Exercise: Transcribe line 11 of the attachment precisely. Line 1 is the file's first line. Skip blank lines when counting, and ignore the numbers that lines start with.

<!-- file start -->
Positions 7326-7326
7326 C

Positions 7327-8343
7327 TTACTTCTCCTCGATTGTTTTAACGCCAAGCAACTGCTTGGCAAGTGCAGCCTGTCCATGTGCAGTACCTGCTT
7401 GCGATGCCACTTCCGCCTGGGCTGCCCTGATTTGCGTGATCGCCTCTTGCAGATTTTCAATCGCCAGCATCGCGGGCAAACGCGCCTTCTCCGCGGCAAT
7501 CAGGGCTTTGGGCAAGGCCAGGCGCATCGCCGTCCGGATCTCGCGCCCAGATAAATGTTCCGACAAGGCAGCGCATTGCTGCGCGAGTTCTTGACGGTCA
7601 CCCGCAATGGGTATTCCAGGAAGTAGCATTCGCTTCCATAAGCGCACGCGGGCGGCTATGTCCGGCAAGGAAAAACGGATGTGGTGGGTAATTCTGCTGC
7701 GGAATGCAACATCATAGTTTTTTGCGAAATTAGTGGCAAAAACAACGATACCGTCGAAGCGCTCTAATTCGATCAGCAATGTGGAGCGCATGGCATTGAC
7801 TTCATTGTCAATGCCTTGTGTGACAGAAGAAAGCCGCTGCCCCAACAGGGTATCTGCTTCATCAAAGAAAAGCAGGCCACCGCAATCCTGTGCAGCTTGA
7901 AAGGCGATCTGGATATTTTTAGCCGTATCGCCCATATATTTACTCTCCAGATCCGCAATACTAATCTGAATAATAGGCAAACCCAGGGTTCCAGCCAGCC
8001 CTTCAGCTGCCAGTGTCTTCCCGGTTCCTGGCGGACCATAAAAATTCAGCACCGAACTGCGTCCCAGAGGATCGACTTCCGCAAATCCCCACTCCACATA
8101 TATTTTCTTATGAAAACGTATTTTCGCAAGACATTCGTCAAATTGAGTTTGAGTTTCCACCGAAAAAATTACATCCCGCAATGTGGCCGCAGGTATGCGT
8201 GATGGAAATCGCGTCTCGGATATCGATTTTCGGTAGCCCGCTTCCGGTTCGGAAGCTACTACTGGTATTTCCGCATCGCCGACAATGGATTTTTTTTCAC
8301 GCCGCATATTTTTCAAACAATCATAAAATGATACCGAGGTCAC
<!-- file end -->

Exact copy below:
8001 CTTCAGCTGCCAGTGTCTTCCCGGTTCCTGGCGGACCATAAAAATTCAGCACCGAACTGCGTCCCAGAGGATCGACTTCCGCAAATCCCCACTCCACATA